That night, after I broke the news and consoled her for 3 hours, I got in my truck to leave. I thought about what things would have been like if I never met her. I thought I would never pay for another month of eHarmony again. It had finally worked, but I wasn’t satisfied with the results.
Plenty of money has been made on eHarmony. They have convinced the world that you must share the same things in common. They say you must just “click” on all levels, and that that your level of “clickiness” is determined by your personality. The truth is, you need to be in agreement, not identical twins. Agreement comes about when two people with differences make the choice to sacrifice their singular viewpoint for a common vision. That is what makes a marriage strong. I know, because I am now married to a woman I met offline. She and I are very different, with contrasting parents, economic, and social factors. We are the very opposite of each other in almost every single way. One is weak, where the other is strong. If we disagree, then we are forced to grow. After all, marriage is about growth, in every aspect of our lives. Marriage is designed to mature us, and give a sense of oneness, not sameness. That is what we are all seeking.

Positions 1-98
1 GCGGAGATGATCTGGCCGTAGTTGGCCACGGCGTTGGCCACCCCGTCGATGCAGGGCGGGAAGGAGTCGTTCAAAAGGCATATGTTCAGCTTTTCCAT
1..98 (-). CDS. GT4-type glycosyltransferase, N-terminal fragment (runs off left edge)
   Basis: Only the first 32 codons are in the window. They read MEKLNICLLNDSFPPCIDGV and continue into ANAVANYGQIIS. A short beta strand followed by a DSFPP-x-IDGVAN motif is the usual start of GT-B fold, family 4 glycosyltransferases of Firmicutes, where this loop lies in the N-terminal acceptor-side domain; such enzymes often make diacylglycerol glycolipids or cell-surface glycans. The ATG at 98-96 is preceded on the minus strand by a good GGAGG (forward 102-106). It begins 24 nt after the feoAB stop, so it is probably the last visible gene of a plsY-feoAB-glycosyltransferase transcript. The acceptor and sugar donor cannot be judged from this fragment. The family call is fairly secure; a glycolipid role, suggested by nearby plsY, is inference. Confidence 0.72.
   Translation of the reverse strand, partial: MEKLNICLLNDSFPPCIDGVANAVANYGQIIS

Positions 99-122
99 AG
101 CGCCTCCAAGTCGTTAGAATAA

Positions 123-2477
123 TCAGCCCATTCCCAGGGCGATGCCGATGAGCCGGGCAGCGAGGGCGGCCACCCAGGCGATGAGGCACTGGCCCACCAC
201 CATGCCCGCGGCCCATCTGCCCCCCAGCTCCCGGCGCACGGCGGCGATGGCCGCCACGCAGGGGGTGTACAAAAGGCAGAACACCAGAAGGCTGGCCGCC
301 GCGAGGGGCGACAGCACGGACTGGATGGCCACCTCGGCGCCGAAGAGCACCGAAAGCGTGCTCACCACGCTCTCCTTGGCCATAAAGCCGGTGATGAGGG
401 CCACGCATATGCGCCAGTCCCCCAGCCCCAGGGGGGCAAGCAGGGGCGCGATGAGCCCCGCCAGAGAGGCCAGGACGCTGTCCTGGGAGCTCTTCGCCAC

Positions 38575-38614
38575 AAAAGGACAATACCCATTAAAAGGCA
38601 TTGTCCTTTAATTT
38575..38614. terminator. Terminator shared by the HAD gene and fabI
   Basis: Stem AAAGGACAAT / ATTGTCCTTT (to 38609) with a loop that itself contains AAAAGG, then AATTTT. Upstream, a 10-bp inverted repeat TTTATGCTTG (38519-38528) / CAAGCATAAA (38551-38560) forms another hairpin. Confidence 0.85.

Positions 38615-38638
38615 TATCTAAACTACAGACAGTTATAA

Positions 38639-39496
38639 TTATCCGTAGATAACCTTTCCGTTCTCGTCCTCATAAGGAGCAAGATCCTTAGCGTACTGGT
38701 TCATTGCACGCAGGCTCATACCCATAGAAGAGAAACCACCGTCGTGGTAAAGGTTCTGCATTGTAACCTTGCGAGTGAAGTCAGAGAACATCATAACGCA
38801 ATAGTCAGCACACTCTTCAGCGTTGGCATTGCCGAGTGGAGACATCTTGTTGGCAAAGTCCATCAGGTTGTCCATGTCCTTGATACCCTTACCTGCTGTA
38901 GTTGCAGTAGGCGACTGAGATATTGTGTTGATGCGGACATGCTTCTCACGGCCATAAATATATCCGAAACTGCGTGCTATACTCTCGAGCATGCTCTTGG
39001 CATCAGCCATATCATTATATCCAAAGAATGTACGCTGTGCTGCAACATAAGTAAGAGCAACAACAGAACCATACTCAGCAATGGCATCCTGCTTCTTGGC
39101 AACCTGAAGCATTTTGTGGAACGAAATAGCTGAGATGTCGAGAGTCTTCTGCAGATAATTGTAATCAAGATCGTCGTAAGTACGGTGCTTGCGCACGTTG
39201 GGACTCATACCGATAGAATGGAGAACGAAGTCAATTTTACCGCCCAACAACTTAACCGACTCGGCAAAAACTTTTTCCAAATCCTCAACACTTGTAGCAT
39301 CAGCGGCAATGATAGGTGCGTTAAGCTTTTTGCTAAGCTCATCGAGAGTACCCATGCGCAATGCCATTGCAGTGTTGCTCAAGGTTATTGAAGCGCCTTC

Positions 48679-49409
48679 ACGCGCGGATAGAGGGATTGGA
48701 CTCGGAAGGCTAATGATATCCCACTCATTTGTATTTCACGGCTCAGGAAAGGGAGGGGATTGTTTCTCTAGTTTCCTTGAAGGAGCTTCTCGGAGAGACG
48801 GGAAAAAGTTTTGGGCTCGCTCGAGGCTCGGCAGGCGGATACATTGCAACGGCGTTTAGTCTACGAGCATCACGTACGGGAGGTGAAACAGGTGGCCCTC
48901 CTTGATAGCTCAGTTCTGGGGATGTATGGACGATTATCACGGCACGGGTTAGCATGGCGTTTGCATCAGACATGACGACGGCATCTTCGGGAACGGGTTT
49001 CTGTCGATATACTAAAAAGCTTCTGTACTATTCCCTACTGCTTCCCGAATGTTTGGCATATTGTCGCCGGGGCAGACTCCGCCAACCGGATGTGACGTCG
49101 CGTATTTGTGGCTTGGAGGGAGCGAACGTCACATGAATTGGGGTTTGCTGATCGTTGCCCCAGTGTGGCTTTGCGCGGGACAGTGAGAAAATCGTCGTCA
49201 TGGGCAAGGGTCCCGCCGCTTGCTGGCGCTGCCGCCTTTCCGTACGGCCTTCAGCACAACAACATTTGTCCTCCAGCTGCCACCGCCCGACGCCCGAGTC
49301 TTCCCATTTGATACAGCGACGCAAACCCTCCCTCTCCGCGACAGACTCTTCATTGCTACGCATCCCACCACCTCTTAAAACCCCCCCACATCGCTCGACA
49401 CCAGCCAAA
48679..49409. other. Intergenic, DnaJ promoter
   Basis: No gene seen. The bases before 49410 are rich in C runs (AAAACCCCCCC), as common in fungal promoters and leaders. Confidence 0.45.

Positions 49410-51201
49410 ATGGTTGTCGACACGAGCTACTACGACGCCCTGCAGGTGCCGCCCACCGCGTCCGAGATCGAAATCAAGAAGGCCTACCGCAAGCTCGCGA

So be careful what you wish for, all ye who pay eHarmony dues. You might get exactly what you bargained for.